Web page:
• Equifax Breach (2017). Ouch! I don’t think much needs to be said here. First we had Target losing credit, debit, and personal data. Then personal health records and sensitive security clearance details stolen from Anthem and OPM. Now, the entire credit histories of over 145.5 million Americans, British, and Canadian citizens are siphoned. This is beginning to look a lot like a complete identity picture floating around. How? Failure to apply patches for known vulnerabilities. Is it Patch Tuesday yet?
    • Magecart (2018). E-commerce website online payment skimming malware. As if ATM skimming and PoS malware weren’t enough, Magecart pretty much represents both. Simply staying away from shady online stores may not keep your credit card data safe – Magecart actors infect well-known, high-profile, reputable, SSL protected websites, reminding us there are no safe websites, only less risky ones. Is your online holiday shopping done yet?
    • More Ransomware (2019). “Big game hunting” ransomware campaigns that have been particularly targeting municipalities, schools, and managed service providers (MSPs). Most notably, twenty-two government entities in Texas were infected with ransomware in August after the compromise of a single MSP they all had in common. This onslaught of attacks primarily highlights two things: the importance of encrypted, validated, off-site backups, and the necessity of third-party risk management programs. Have you tested your backups recently?
  • The Ghost of Cyber Present. This spirit gives Scrooge a unique glimpse into his life as others see him and how past choices led him here. Like Scrooge, we can learn a lot from assessing past events and how they inform present circumstances. FB-ISAO reviewed some of the most concerning threats faced in 2019 and how they’ve unfolded in the current threat environment in light of past decisions – many incidents were even a combination of the two, and more often than not were precipitated by the ever-popular phishing-based email account spoofing tactic.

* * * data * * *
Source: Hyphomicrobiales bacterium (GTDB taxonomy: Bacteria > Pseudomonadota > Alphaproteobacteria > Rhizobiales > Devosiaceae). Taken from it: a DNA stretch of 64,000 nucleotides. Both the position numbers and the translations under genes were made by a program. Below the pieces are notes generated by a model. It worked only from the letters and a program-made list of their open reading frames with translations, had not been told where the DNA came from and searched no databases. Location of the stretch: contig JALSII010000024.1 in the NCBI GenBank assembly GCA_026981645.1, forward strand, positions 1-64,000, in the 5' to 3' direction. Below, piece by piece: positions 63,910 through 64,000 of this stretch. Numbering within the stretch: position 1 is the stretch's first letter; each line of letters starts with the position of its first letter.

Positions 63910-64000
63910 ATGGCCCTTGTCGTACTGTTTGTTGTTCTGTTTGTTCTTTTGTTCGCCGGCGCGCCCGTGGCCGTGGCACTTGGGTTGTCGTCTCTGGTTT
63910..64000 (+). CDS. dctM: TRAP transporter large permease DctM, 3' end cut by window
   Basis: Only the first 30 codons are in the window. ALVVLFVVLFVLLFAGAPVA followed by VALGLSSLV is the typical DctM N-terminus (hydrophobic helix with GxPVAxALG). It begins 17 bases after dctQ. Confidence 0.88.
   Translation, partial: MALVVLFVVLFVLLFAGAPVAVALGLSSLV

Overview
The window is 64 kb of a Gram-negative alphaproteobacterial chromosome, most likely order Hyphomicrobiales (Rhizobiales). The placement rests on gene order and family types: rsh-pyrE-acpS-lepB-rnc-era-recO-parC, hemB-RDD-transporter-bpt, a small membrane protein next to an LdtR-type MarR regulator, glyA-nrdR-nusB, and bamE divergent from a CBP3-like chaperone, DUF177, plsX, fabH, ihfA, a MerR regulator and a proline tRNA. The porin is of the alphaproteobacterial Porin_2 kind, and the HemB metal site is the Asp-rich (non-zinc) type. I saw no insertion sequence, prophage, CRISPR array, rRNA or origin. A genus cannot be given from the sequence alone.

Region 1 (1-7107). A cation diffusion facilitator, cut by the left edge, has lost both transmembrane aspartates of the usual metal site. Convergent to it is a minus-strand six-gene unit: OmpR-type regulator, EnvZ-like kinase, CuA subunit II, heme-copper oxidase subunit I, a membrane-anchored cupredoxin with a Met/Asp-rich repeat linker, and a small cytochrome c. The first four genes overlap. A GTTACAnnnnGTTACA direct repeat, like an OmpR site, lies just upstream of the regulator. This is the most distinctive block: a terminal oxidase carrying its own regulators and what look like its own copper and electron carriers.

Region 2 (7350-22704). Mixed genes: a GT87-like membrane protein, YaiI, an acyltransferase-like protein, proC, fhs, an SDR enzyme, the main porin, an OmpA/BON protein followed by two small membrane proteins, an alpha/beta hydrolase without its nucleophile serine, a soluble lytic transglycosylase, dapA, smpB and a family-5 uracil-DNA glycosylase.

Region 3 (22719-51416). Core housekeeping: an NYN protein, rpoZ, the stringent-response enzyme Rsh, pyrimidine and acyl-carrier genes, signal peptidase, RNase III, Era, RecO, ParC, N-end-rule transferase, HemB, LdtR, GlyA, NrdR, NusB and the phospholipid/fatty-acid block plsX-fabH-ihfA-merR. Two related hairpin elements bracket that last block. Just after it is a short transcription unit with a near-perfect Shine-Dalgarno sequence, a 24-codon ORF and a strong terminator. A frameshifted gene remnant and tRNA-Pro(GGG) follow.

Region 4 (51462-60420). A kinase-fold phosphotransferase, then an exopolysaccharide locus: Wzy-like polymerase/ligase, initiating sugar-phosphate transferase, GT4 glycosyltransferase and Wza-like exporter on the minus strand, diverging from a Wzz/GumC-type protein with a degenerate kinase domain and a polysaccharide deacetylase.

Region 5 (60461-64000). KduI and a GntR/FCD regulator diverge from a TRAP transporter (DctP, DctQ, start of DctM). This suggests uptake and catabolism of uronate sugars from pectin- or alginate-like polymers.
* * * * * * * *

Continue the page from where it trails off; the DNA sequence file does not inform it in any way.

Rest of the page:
• Ransomware. The threat responsible for one of the biggest cyber events of the decade (More Ransomware) was undoubtedly one of 2019’s most widespread threats. Like Scrooge, it seems the majority of businesses and enterprises alike have failed to heed spirits’ warnings on the importance of backups as the best mitigation against a crippling ransomware attack. Furthermore, to add insult to injury, ransomware gangs are now outing victim businesses who do not pay up by threatening to publicly release data that has been stolen (not just encrypted).
    • Supply Chain. As if past events were not enough to convince you of the importance of supply chain security and third-party risk management, there were countless incidents in 2019 that highlighted this unabating problem. Yet many organizations still fail to properly vet these relationships and end up paying the price when they are compromised through a vendor. Supply chain risks are a concern for all types and sizes of organizations. With the latest ransomware attacks targeting MSPs, it’s particularly important for organizations to remember that while you may outsource your IT (and/or cybersecurity) services, you can’t outsource your risk.
  • The Ghost of Cyber Yet-to-Come. Short of the ability to time travel, Scrooge gets an opportunity that none of us will ever have – a glimpse of things yet-to-come if he continues down the same path. For the rest of us, if we learn from others’ successes and failures, the past may not come back to haunt us. That said, with prognostications in hand, and a view of the past and present, FB-ISAO offers its top cyber concern for 2020 to help you take a step forward to invest wisely into your cybersecurity posture for the coming year(s). That doesn’t mean treat other threats with less importance, but if you haven’t addressed this threat by now, please do so before it’s too late.
    • Even More Ransomware. In 2018 it looked like ransomware was going to take a backseat in 2019 to other threats, like cryptojacking and cloud-based threats. But it didn’t take long to resurge and catch many organizations unprepared. Will Tiny Tim die, laments Scrooge. If the shadows of ransomware remain unaltered by the future, many more organizations will fall victim and further legitimize the ransomware economy. The cybersecurity community expects more targeted ransomware attacks, and actors will increasingly leverage common techniques of phishing and computer vulnerabilities, such as exploiting the Remote Desktop Protocol (RDP).

Jennifer Lyn Walker is a cybersecurity professional with over nineteen years’ experience supporting critical infrastructure and SLTT governments. As Director, Cybersecurity Services for FB-ISAO and Gate 15, she advises and consults on cyber threats related to homeland security for critical infrastructure and vital lifeline sectors, including WaterISAC. She is experienced in malware analysis, threat assessments, cyber threat intelligence, compliance, and cybersecurity awareness.